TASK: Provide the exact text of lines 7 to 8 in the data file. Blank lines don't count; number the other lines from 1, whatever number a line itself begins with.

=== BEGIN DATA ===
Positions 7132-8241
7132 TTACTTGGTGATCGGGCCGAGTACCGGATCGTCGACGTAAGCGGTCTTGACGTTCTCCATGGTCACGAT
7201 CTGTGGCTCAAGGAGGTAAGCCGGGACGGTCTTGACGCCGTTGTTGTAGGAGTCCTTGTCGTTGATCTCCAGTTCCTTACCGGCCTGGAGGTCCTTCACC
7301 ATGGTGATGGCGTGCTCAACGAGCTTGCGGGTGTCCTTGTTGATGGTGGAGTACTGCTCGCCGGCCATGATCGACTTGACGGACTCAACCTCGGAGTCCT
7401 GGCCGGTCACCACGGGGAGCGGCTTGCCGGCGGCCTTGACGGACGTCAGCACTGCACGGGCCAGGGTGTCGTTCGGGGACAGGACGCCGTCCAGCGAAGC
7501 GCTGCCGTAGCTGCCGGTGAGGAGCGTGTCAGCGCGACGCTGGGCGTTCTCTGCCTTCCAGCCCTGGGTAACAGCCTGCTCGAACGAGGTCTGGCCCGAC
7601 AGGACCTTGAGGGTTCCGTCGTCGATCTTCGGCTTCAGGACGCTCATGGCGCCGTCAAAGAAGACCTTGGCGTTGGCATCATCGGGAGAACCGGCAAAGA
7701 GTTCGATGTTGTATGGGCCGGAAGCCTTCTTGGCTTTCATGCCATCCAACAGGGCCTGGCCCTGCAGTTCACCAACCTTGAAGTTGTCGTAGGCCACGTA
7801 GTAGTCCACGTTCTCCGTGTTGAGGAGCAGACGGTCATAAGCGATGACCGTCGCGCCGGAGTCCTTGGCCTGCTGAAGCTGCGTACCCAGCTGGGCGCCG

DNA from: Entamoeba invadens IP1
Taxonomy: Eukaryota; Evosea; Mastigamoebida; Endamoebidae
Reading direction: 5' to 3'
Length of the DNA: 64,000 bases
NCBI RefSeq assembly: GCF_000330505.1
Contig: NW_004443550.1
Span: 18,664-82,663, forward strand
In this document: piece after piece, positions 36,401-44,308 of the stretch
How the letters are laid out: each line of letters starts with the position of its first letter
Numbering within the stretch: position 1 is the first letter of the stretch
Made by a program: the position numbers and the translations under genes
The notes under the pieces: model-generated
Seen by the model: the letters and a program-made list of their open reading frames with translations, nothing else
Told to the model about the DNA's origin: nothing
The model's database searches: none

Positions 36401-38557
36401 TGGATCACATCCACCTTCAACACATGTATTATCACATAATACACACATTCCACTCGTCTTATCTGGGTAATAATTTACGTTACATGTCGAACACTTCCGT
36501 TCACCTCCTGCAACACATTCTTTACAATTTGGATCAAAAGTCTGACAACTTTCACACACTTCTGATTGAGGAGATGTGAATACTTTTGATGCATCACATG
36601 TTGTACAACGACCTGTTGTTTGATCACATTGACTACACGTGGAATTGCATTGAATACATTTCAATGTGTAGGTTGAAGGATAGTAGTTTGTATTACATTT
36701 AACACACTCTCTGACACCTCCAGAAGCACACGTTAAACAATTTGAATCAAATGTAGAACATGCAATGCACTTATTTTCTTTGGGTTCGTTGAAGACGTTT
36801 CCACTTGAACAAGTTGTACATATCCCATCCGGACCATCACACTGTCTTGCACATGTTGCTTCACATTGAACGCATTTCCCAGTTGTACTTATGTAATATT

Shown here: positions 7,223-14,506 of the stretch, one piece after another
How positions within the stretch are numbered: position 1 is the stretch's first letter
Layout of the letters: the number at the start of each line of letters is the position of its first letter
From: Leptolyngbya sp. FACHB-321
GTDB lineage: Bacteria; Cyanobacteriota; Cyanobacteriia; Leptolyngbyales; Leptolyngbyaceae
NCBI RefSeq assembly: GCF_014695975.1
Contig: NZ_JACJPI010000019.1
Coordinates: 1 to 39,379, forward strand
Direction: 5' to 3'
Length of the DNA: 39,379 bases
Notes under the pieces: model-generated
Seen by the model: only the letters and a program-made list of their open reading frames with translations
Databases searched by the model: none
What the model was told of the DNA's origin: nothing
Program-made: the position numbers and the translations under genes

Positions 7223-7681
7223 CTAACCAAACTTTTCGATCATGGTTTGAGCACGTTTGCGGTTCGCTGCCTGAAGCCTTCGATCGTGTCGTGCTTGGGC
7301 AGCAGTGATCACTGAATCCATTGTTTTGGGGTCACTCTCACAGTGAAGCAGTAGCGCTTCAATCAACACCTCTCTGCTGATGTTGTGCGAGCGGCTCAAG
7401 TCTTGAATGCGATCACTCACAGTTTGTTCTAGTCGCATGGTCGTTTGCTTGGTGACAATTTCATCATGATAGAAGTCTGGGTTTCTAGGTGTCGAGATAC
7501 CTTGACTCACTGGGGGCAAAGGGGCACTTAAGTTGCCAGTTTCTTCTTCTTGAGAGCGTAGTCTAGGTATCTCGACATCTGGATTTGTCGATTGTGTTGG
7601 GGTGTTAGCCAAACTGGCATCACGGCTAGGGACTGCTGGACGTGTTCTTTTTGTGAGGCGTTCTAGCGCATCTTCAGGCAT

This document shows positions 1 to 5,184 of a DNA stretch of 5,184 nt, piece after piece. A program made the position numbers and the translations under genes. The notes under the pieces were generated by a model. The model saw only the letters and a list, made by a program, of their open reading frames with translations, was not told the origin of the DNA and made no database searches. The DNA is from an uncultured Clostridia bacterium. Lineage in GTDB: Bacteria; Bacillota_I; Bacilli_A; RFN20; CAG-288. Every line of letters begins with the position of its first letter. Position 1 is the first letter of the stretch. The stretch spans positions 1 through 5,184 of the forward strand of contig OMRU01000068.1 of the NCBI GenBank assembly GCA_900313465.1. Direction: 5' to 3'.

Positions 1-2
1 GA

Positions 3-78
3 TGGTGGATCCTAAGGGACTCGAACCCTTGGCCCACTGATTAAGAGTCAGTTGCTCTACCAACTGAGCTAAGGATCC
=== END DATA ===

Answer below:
7601 AGGACCTTGAGGGTTCCGTCGTCGATCTTCGGCTTCAGGACGCTCATGGCGCCGTCAAAGAAGACCTTGGCGTTGGCATCATCGGGAGAACCGGCAAAGA
7701 GTTCGATGTTGTATGGGCCGGAAGCCTTCTTGGCTTTCATGCCATCCAACAGGGCCTGGCCCTGCAGTTCACCAACCTTGAAGTTGTCGTAGGCCACGTA